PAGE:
All this can cause them to become bottled up and the anger buried until such time as it has burst forth, usually in a situation entirely unrelated or apparent.
In addition, as parents, when reacting to situations we have our own underlying issues which cause us to react the way we do. This may cause us to overreact and so it is important to recognise what triggers us to respond the way we do.
How to deal with the anger
First off, as the parent you need to be in control of yourself and calm, even if it is a case of having to say “I find your behaviour unacceptable, but I can’t deal with this now. I will talk to you about this later when I am calmer”. If you find it hard to be calm, or you know you tend to lose control, practice ahead of time what you might say in similar future scenarios.
The second thing needed to be done is to ensure there are consequences for the behaviour, not feelings of anger he may have. And they need to be reasonable consequences not over the top because you forgot to choose a calmed moment to deal with the situation.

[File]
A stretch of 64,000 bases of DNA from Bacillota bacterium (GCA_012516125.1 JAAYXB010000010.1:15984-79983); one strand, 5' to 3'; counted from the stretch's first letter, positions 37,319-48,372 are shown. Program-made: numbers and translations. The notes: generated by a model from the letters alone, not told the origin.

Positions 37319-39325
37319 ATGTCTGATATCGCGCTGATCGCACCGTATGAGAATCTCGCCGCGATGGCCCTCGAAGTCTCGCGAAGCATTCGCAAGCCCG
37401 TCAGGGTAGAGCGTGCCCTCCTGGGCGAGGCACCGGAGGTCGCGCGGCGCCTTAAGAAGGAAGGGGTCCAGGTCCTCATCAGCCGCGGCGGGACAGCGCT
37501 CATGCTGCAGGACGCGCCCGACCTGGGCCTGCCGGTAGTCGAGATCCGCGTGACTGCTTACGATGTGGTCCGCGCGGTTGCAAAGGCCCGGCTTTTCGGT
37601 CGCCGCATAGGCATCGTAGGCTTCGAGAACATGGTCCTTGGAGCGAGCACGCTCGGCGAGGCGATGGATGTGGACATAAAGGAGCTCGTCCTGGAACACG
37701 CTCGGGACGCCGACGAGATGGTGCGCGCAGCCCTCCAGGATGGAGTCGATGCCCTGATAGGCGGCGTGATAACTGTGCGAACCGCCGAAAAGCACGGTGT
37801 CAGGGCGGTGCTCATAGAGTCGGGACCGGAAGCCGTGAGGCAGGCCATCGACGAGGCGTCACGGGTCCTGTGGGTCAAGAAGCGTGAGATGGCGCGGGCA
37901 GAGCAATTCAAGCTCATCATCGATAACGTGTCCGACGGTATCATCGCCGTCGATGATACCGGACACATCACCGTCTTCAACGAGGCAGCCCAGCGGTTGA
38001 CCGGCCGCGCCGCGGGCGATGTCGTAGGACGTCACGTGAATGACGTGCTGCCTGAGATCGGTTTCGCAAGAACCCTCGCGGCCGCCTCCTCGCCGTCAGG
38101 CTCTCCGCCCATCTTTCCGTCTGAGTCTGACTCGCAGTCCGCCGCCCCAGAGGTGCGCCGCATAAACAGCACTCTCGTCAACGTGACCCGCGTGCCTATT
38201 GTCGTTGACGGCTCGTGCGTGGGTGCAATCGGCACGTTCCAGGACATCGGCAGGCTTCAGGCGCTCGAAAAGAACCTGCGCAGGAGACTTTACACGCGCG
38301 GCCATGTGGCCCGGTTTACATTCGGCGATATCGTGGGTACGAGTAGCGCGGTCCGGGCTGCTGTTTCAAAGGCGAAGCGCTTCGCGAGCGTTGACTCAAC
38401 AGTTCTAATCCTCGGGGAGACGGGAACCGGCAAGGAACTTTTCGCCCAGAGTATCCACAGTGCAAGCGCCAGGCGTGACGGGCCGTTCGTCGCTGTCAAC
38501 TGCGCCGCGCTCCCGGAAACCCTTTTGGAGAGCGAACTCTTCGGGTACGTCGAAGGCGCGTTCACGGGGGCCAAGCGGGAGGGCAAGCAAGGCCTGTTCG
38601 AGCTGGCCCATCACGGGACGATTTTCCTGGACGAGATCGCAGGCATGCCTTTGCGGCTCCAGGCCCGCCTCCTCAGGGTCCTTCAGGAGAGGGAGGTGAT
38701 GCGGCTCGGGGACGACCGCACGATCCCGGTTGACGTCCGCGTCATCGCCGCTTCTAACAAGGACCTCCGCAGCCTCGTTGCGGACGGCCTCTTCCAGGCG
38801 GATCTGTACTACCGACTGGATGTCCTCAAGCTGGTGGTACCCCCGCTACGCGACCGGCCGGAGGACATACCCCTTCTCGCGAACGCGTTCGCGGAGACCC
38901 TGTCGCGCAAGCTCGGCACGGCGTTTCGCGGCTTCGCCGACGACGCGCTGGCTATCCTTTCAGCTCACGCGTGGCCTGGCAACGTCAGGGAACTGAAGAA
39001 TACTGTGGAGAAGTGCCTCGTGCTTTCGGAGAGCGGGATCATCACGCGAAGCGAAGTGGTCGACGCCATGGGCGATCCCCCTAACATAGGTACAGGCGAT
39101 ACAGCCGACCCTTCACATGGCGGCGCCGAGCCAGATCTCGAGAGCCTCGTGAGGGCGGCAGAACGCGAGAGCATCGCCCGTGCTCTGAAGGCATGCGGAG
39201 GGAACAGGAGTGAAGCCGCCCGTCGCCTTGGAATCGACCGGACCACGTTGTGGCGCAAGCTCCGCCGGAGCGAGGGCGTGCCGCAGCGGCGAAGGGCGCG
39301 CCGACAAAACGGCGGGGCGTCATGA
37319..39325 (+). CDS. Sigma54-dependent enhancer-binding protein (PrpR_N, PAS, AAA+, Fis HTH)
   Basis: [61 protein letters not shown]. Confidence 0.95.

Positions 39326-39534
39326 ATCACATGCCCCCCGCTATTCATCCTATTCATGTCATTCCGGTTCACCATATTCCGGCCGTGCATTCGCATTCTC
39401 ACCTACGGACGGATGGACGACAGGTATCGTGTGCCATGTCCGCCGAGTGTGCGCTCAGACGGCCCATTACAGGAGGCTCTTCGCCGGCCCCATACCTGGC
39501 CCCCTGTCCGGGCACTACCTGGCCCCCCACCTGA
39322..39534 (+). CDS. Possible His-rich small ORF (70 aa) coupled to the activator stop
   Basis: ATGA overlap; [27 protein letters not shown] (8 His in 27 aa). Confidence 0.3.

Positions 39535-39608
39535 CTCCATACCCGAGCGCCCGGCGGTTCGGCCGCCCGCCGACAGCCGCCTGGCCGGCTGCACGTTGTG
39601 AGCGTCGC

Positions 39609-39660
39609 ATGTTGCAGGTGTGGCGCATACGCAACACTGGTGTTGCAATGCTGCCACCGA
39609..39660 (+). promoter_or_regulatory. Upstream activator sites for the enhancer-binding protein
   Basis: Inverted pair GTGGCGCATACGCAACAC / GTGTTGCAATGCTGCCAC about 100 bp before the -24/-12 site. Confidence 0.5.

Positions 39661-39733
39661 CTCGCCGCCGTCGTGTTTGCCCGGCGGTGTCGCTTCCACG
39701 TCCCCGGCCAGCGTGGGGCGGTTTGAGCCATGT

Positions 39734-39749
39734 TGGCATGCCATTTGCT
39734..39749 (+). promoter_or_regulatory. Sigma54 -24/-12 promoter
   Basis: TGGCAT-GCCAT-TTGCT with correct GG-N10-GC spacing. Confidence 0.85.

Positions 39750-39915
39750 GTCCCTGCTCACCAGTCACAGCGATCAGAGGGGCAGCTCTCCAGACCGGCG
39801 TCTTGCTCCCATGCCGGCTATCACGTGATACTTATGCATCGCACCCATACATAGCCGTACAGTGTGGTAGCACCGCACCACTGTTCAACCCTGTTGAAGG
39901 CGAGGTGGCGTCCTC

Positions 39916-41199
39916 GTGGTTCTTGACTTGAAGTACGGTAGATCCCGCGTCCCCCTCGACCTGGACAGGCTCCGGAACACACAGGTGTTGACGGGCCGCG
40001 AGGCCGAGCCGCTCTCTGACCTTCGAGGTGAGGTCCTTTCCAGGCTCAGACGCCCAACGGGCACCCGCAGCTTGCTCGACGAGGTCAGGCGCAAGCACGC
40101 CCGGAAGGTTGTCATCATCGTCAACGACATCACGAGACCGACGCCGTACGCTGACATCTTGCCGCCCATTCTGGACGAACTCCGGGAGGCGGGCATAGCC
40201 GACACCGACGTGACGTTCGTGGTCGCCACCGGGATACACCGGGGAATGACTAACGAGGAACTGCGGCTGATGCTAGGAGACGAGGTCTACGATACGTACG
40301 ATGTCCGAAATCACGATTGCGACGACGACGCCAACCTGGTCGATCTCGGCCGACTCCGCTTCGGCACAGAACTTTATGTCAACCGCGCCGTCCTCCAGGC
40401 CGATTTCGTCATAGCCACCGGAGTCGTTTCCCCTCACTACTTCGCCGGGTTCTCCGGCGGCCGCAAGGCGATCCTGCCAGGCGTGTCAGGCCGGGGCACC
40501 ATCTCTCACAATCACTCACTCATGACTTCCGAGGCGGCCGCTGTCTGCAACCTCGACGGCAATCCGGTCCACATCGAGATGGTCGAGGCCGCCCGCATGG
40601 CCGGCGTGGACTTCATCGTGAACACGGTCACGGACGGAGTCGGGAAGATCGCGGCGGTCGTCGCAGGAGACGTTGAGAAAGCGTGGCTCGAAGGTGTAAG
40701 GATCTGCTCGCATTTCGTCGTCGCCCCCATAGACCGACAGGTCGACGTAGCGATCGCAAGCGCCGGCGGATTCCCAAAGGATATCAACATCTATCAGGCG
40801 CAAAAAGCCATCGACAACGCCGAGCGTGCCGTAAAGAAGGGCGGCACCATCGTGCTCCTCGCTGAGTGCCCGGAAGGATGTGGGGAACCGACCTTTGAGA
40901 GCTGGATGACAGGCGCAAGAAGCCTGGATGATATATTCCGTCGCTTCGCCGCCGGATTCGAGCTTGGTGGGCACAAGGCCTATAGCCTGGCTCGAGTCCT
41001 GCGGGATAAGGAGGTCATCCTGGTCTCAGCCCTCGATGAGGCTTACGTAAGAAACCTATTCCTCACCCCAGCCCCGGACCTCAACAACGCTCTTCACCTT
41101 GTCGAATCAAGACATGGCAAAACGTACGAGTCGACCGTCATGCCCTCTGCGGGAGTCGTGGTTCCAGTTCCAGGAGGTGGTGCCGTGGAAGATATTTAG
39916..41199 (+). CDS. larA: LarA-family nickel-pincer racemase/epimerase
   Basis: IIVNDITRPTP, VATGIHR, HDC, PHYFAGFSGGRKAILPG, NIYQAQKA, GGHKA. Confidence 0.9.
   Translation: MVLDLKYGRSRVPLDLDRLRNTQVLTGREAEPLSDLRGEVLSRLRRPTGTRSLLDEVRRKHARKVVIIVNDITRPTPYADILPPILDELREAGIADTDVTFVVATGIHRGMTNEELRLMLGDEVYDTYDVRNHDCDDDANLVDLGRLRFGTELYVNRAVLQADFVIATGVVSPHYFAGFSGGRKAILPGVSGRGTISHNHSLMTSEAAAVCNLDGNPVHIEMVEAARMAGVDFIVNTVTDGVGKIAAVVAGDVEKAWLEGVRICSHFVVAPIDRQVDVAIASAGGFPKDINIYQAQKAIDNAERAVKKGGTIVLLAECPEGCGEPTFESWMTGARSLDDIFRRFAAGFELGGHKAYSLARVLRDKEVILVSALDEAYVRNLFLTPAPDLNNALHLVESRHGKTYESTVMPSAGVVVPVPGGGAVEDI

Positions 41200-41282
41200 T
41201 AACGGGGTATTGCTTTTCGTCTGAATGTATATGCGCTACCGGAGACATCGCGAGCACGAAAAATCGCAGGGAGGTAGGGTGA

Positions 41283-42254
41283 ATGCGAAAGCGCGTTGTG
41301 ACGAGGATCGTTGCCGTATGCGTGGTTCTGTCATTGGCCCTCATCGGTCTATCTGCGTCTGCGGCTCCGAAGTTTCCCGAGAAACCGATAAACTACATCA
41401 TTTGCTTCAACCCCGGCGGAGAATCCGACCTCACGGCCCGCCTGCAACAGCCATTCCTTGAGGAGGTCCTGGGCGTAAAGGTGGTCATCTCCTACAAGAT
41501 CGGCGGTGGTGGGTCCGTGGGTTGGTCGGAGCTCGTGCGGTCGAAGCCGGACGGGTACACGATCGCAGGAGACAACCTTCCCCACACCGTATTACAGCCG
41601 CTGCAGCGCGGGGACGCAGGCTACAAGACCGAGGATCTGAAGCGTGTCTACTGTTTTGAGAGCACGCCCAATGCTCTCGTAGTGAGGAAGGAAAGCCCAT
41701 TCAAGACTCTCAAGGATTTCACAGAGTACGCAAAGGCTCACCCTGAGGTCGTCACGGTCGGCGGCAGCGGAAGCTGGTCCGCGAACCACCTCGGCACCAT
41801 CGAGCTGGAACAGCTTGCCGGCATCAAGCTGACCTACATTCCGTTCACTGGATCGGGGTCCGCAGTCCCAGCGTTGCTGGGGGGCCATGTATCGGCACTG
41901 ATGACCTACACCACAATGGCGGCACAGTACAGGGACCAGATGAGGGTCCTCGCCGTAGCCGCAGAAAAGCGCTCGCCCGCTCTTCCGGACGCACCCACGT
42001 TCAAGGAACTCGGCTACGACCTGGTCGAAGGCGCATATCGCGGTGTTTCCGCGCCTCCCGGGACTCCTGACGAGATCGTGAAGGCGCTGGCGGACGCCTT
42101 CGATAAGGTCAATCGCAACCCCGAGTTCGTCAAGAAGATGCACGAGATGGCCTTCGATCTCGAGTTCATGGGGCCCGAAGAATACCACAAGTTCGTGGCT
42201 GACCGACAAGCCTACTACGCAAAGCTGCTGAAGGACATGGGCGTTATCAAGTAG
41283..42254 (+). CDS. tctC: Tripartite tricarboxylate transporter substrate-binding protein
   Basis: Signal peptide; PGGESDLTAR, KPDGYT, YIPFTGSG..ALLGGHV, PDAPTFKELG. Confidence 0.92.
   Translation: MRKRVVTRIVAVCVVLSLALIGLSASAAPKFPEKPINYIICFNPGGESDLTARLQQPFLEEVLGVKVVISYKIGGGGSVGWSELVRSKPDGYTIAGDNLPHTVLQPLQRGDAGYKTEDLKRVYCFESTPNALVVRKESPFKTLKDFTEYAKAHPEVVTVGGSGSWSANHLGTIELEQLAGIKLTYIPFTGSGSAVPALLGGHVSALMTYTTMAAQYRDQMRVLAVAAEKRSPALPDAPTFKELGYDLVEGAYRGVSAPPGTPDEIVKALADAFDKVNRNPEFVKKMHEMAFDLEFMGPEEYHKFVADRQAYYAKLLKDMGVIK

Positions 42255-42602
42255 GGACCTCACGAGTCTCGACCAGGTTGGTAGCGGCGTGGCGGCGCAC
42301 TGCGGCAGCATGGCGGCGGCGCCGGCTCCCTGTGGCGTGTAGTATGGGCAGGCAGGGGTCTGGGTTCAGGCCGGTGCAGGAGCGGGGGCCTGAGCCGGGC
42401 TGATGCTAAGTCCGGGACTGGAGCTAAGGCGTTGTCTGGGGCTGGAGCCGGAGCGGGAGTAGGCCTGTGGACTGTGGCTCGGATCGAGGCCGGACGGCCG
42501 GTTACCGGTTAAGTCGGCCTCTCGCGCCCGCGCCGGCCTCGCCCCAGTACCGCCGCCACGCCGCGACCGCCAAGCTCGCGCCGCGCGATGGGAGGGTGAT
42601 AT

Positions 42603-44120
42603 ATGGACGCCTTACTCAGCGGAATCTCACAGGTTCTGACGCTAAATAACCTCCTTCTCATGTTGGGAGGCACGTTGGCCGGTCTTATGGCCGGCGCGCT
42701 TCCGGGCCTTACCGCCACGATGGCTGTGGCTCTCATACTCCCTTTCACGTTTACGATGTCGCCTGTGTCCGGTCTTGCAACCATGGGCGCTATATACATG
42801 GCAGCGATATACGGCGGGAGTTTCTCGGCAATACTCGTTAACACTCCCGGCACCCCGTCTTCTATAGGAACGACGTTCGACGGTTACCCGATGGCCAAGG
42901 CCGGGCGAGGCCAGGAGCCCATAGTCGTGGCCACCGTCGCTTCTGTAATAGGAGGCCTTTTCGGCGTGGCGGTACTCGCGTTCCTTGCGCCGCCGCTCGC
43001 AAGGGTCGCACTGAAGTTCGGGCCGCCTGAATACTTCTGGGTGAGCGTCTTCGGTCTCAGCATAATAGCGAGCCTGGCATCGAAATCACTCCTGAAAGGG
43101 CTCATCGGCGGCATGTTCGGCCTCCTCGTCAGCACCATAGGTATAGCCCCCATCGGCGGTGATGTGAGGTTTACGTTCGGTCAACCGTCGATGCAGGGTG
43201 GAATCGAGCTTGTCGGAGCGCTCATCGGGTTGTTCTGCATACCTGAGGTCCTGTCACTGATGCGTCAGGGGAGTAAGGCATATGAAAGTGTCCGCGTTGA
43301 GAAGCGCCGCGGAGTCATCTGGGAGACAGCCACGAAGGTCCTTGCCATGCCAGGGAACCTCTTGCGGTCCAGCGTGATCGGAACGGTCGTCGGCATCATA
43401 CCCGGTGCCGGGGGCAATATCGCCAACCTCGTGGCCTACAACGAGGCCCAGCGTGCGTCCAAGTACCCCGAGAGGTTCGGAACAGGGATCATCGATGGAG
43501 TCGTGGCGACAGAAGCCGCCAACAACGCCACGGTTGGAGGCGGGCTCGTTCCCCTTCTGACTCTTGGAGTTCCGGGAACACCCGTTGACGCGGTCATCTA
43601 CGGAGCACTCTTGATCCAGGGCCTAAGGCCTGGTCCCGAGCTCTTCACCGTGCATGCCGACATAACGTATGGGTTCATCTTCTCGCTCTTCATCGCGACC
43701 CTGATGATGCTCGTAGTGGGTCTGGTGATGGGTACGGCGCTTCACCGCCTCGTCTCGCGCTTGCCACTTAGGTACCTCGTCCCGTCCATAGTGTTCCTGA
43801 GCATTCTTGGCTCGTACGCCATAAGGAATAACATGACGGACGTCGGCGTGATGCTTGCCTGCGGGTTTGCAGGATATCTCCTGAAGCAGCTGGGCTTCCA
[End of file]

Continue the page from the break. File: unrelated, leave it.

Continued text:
A third important thing not to do is, as a parent don’t walk on eggshells around your child. Don’t change your behaviour so as to avoid their rage moments. Have a rage plan in place. Come prepared. Take control. The same with destructive behaviour. Remember consequences, consequences, consequences.
Remember your child has NO EARS when they are in a rage. Don’t waste your breath at this time. State “Your behaviour is not acceptable, go to your room until I am calmer. I will deal with this later”.
Lastly parents need to sit down with the child and collaborate how to deal with future situations that may be similar. Get them to offer options, as well as you provide options. Go through them together. Naturally if you are both calm obviously the best solution will be reached. You will also gain insight into how your child feels, as they will also of yours.